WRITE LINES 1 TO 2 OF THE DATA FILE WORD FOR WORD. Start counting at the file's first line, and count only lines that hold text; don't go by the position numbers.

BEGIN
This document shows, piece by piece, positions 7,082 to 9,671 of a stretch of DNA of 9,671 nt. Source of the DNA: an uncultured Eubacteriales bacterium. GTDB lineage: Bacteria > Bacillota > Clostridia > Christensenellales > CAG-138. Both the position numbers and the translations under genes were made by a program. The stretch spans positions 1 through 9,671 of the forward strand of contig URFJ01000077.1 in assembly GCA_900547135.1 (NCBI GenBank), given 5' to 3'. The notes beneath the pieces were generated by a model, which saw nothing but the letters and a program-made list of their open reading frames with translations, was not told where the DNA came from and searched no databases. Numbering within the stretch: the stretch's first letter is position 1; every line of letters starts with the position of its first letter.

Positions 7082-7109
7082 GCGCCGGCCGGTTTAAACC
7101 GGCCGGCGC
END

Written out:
This document shows, piece by piece, positions 7,082 to 9,671 of a stretch of DNA of 9,671 nt. Source of the DNA: an uncultured Eubacteriales bacterium. GTDB lineage: Bacteria > Bacillota > Clostridia > Christensenellales > CAG-138. Both the position numbers and the translations under genes were made by a program. The stretch spans positions 1 through 9,671 of the forward strand of contig URFJ01000077.1 in assembly GCA_900547135.1 (NCBI GenBank), given 5' to 3'. The notes beneath the pieces were generated by a model, which saw nothing but the letters and a program-made list of their open reading frames with translations, was not told where the DNA came from and searched no databases. Numbering within the stretch: the stretch's first letter is position 1; every line of letters starts with the position of its first letter.

Positions 7082-7109